Monday, September 12, 2011

Burning Texas

Texas has had record heat and record drought this year. Last week tropical storm Lee failed to bring rain but it did bring wind and suddenly Texas was engulfed in an inferno. Tens of thousands of acres burned and over a thousand homes were destroyed. Where there were woods there were fires.

I live surrounded by woods.

Luckily the nearest fire was stopped at the banks of Spring Creek approximately 1 mile from our neighborhood. This was a small fire and only took two days to control but it did fill our neighborhood with smoke. Once it was out I was able to get a few picture.

Burned undergrowth but the fire didn't reach the crowns of the trees.
SpringCreekFire1

The fire caused weird sinkholes throughout the forest. I have no idea why.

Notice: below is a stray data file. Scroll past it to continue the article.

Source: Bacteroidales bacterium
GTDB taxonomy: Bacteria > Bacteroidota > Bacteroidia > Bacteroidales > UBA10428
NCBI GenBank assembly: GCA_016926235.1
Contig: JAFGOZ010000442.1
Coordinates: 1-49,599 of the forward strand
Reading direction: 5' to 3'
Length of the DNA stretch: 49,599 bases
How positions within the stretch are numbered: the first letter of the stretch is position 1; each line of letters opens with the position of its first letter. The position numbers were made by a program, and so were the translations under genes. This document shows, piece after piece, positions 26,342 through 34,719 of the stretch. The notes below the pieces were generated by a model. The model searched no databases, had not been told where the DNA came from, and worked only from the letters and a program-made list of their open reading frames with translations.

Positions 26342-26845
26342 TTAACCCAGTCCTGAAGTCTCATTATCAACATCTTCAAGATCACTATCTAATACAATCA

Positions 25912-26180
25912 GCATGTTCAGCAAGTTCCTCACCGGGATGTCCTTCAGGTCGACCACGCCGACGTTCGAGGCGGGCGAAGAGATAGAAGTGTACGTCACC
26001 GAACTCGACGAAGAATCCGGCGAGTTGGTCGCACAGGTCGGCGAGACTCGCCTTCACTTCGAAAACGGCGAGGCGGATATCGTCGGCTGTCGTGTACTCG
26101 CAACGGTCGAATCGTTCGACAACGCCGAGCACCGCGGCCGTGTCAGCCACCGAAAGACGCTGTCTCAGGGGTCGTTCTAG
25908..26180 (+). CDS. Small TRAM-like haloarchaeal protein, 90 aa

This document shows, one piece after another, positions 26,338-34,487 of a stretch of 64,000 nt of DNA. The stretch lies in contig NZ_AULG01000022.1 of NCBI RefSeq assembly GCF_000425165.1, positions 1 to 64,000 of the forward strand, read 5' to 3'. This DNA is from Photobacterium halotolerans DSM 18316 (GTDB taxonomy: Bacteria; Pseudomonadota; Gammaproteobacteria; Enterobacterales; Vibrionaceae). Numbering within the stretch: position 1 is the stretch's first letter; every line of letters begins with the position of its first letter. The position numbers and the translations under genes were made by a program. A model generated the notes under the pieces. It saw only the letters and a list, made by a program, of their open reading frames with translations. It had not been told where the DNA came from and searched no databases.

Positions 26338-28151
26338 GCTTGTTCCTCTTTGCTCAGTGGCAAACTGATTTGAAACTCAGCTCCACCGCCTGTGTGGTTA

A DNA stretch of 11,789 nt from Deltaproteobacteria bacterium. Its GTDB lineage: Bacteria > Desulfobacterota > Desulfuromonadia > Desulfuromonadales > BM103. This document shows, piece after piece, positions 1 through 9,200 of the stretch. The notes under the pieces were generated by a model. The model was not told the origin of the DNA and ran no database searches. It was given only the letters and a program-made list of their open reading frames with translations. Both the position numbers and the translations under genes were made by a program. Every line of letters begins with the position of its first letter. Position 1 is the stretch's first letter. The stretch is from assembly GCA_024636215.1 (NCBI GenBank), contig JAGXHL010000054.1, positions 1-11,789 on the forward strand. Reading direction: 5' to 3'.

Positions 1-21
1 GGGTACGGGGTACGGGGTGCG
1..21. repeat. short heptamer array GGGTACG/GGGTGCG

SpringCreekFire2

The worse fire was in nearby Magnolia, TX and was only a few miles from where I work. For three days we watched the billowing clouds of smoke to the northwest.

Crappy cellphone picture of billowing clouds of smoke.
MagnoliaFire4

Another cell phone picture of the smoke.
MagnoliaFire1

The sun through the smoke.
MagnoliaFire2

The fire-fighting helicopter. Its "bucket" seemed very small.
MagnoliaFire3

Several friends and coworkers lost their houses in the Magnolia fire so if you want to donate to the Red Cross to help these victims of the Texas fires I'd be most thankful.

Adventure! Excitement! Burned!

2 comments:

Shreela said...

"A natural drought or the pumping too much groundwater can leave underground cavities empty. This can make conditions favorable for sinkholes to form. Also, heavy rains following a drought often cause enough pressure on the ground to create sinkholes."
http://www.toadspad.net/safety/toad-sinkholes.html

So my guess is the water from the hoses "might" have triggered a scenario similiar to the "heavy rains" on drought-stricken land.

Glad the FD got that fire stopped!!

Merriwether said...

That makes sense. Thanks!